Chapter XVI Summary:
At sundown, Billy, Papa, Grandpa, and a judge travel downriver in their buggy to get away from the previously hunted territory, as do the other hunters. The dogs soon track a coon but chase it back through the camp. Still, they soon tree it and, with the help of the bird shot rifle, kill it. They soon tree and kill another coon, though Grandpa gets wet in a river.
The dogs quickly track another coon and seemingly tree it, but the coon pulls a trick and is nowhere to be found. Still, the dogs, and Billy, do not give up. As morning comes, the dogs tree and kill the coon. Little Ann's intelligence in locating the coon greatly impresses the judge.
Back at the camp, another hunter describes seeing the dogs chase the coon through the camp last night. No one skins three coons the last night of the first round, leaving just three teams for the championship runoff. The camp puts together a jackpot for the winner. One of the teams Billy is up against has won four gold cups.
In the final round, Billy's team revisits the spot where they treed the last coon. The dogs quickly get in a vicious fight in the water with a coon, but Old Dan defeats him. The dogs tend to each other's wounds before they move on.
Billy's and his dogs' determination magnifies when we see how both Papa and the judge doubt the dogs' ability to get three coons. Billy's confidence in his dogs, too, is deep; whenever he speaks solemnly to his dogs before a major event, we can tell that they send back an unspoken message of understanding and responsibility. The dogs also have a strong commitment to each other, as evidenced by their tending to each
The chapter also provides some welcome comic relief from the tension of the hunt. Grandpa's falling into the water is not only humorous, but underscores the difficulty of being a good coon hunter. While Old Dan and Little Ann are mostly responsible for the team's success, Billy often makes shrewd decisions that save the team time and effort.
Rawls keeps the tension up throughout the hunting scenes by putting in cliffhangers at the end of the chapter. Unlike before, when we knew Billy needed to get three coons to qualify for the championship, we now do not know how many he needs to get to win the championship.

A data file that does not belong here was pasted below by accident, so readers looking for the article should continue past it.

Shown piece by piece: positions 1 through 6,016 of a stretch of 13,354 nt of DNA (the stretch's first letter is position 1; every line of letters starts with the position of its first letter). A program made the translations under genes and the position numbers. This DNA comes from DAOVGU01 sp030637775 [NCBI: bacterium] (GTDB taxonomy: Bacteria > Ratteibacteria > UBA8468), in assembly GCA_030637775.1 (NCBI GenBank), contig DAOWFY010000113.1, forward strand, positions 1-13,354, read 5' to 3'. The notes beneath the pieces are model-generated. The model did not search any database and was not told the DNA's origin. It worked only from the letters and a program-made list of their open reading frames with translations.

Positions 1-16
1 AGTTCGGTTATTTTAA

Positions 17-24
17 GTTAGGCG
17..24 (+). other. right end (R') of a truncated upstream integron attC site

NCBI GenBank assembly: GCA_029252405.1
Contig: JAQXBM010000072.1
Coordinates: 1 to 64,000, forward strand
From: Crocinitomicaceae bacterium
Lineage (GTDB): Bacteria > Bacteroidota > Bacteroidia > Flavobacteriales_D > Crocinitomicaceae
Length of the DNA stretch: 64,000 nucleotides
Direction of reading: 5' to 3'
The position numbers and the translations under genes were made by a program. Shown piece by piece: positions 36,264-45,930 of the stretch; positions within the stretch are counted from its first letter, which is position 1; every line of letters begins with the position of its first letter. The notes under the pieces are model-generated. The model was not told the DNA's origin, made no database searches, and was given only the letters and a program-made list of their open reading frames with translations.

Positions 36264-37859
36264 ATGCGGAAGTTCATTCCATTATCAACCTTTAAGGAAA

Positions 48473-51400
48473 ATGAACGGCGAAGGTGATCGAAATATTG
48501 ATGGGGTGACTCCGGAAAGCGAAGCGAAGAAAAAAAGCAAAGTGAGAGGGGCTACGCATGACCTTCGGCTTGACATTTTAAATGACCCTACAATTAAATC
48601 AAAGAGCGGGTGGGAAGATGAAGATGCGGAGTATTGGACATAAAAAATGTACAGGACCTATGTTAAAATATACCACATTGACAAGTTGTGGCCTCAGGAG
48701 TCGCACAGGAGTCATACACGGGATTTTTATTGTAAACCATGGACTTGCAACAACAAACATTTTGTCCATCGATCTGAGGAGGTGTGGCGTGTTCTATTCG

Chapter XVII Summary:
A windy sleet storm brews as the dogs trail their second coon. In the harsh conditions, the men lose track of the dogs. The men want to return to camp, but Billy wants to find his dogs; he knows that Old Dan would sooner freeze to death than give up a chase and return to camp. The others decide to follow Billy.
The blizzard makes it more difficult to locate the dogs. Billy gets the idea to shoot the gun to draw Little Ann's attention. Papa shoots, and Little Ann returns. Billy asks her to lead them to Old Dan. They go through the thick underbrush but cannot find him. The judge thinks they should go in before they freeze, and Papa and Grandpa seem to agree.
Suddenly, Old Dan's voice rings out nearby, and they find him bawling by a tree. When they reach him, they realize that Grandpa has been left behind somewhere. They shoot the gun, but get no answer. Little Ann finds Grandpa and leads them to him. He has fallen and twisted his ankle, and the pain has knocked him unconscious. Papa revives Grandpa's partly frozen body, and they build a fire nearby. Papa wants to go for help, but Grandpa urges them to continue the hunt.